Have you ever tried to buy tickets for a huge event but couldn’t finish the transaction with all the site crashes and freezes? This was probably because the seller’s website collapsed under the weight of thousands of people trying to do the same thing at the same time. Ticket sites like that fall over all the time, usually temporarily. It happens because the server hosting the website is getting overloaded with traffic it doesn’t have the capacity for.
But you don’t have to have an immensely popular website to get your servers overloaded by incoming traffic. Cybercriminals or jealous competitors can simulate this wave of user requests to your server in an attempt to shut it down. It’s called Distributed Denial of Service (DDoS). It exploits the same principle but instead of actual users signals are generated by bots or hacked computers.
When cybercriminals start a DDoS attack they flood the server with fake traffic to overwhelm the system and hopefully break it. As a result, legitimate users or the business itself are unable to access web pages. Usually, this leads to a business’s website and services being unresponsive for as long as attackers continue to funnel fake traffic to that website. However, more serious implications can follow afterward. It is not uncommon, especially for older and cheaper servers, to short-circuit or catch fire from getting overheated.
Last year an average DDoS attack lasted about 8.67 hours with the longest one being 66 hours. This may not seem like a particularly long time for a person, however, for a business, it is costly. And it is not just about sales, think about damaged reputation and negative customer experiences accumulated during these 8+ hours. If you are in a competitive industry, where clients are not very brand-loyal, you may see a solid chunk of your customer base no longer return to your website ever again.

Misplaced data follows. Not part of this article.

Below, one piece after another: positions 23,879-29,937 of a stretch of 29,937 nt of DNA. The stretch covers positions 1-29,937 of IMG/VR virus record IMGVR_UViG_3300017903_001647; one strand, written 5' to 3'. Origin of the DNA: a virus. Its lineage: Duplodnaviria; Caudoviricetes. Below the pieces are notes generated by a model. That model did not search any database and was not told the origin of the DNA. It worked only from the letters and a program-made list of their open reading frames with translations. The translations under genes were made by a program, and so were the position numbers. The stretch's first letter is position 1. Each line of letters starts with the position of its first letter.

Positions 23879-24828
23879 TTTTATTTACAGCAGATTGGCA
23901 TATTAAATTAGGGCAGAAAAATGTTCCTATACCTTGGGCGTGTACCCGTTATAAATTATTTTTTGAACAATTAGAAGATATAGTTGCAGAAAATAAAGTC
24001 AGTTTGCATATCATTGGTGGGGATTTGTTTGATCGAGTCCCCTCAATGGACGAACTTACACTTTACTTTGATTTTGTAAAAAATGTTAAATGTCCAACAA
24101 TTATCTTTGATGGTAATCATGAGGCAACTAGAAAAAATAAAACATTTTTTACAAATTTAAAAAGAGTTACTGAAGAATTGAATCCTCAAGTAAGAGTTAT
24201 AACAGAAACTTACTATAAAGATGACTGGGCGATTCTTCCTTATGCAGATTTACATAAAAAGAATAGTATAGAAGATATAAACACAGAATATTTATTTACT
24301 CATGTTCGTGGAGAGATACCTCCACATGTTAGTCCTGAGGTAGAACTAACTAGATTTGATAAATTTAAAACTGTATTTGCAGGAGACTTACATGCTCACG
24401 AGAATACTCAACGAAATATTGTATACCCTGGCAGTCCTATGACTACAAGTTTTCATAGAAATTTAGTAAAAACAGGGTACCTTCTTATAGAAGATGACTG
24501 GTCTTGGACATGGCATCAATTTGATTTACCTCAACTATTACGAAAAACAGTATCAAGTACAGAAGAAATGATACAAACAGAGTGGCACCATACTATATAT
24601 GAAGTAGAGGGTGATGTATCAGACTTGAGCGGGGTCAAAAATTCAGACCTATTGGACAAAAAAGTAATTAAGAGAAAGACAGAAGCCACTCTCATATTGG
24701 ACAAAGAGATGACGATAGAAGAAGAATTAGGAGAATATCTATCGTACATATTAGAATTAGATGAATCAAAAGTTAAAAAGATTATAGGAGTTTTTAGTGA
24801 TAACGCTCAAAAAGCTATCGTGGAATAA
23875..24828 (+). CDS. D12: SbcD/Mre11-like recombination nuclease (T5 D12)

What is more alarming is that these DDoS attacks are getting worse. They do not just last longer but are also growing in volume and complexity. The biggest DDoS attack blocked, was reported to have sent 71 million requests per SECOND to the target business’ website servers during its peak. Before this, the biggest reported incident had 46 million requests per second in 2022.
What’s even worse is that cybercriminals no longer wait to be hired for a DDoS attack. They are actively attacking successful online businesses and demanding payments. If the ransom is paid then cybercriminals stop their attacks, but if it is not paid then cybercriminals continue disrupting the victim’s operations until the victim pays or goes out of business.
What does this mean for you and your business?
It means you should check if all your cybersecurity measures are up-to-date and working as they should be. Are your firewalls up to the task, with DDoS monitoring and prevention tools set up? And is your team fully aware of the importance of staying vigilant? You might think that your business is too small to be targeted by cybercriminals but you would be wrong, cybercriminals prefer to attack smaller businesses.
We can help you make sure your business stays protected. Just get in touch.